Wednesday, November 14 2012 4:45 PM EST2012-11-14 21:45:00 GMT
Nearly all lines in the increasingly tangled sex scandal involving Petraeus lead back to Jill Kelley.
A Pentagon spokesman said it was decided the pass suspension would be in the best interest of the Air Force base community. Kelley can still enter the base but now must report to the visitor center and sign in like everyone who doesn't have a pass.
TAMPA (FOX 13) -
The Kelleys have had a lot of money pass though their hands over the past few years and have racked up some big debts. They have been involved in more than a half-dozen civil lawsuits in Hillsborough County since 2010, fighting off banks and credit card companies.
Court records show they lost a three-story office business building to foreclosure and still owe the bank $2.15 million, plus $38,139 in attorney fees.
In 2010, they almost lost their home on Bayshore Boulevard after defaulting on a line of credit for more than $250,000, according to documents filed with the Hillsborough County clerk of court. They have changed attorneys and are now in the middle of litigation on the house.
Court records show Scott Kelley sued high-profile lawyer Barry Cohen's law firm several times. The cases were dismissed.
Records reviewed by FOX 13 also show several credit card default cases.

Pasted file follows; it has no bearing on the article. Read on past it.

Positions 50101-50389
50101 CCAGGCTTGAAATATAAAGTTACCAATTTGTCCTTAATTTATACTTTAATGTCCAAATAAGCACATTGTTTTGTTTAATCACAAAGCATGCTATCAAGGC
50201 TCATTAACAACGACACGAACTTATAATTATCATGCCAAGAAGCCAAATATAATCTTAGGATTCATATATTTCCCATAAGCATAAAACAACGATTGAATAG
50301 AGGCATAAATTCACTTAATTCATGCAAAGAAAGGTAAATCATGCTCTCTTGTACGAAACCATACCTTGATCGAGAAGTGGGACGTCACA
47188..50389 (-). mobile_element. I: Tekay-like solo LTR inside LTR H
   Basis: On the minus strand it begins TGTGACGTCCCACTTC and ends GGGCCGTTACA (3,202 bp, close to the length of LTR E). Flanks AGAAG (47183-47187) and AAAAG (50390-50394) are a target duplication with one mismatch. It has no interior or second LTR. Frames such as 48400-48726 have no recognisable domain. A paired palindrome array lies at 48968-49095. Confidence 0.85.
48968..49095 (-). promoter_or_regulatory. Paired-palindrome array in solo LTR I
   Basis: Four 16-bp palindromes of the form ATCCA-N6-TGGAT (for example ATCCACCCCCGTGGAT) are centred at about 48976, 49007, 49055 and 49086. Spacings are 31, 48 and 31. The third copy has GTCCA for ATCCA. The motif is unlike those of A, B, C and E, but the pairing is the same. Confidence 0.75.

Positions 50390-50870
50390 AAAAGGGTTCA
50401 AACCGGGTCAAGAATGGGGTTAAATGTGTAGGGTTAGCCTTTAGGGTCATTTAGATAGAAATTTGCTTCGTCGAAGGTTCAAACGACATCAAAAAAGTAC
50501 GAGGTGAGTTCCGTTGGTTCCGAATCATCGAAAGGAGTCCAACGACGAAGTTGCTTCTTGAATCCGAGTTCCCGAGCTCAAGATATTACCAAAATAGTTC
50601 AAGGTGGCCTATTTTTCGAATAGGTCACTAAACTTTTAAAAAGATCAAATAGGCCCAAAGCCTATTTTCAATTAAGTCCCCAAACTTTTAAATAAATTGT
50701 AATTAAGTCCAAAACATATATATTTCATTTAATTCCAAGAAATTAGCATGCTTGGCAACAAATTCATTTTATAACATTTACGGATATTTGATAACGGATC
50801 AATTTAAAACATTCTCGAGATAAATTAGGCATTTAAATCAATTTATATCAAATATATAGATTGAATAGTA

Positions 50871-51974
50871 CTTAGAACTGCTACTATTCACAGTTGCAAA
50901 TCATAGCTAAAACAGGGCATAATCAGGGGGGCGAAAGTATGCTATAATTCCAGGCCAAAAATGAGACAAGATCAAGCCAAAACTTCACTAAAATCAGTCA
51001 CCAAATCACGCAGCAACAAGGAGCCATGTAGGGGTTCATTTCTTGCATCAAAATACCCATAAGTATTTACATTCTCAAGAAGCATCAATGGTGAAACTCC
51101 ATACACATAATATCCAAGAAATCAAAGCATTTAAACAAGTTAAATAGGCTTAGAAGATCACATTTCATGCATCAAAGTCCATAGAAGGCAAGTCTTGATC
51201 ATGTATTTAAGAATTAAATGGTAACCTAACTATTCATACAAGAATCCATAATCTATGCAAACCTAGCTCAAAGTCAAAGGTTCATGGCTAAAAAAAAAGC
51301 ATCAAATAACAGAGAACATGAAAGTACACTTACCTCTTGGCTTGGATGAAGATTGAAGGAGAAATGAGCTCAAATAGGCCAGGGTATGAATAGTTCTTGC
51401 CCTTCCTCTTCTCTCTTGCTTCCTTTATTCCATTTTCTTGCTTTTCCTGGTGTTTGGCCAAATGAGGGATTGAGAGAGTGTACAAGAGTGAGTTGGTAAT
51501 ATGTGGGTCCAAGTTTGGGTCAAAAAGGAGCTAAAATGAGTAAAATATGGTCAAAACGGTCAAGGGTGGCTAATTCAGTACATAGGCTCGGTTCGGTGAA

In 2007, the Kelleys operated a charity out of their home called the Doctor Kelley Cancer Foundation. The mission was to conduct research studies to discover ways to improve the quality of life for terminally ill adult cancer patients.
They started with $157,000. Based on the tax forms we reviewed, the charity fell far short of its mission and is now defunct.
According to 990 tax forms, travel, meals and entertainment were the biggest expenses: $43,317 for meals and entertainment and $38,610 for travel
We asked CharityWatch to review the documents, and here is what analyst Laurie Styron concluded:
"Based on the very limited information in the charity's 2007 tax form, it is not clear that the Kelleys were doing anything illegal. What is clear is that none of the money raised was spent on cancer research grants. The charity did not report that any of the travel, meals, or other expenses were related to granting wishes to terminally ill adult cancer patients, as was its mission. With only three people on the charity's board, two of them husband and wife, there was not enough independent oversight in place to ensure proper or efficient use of funds."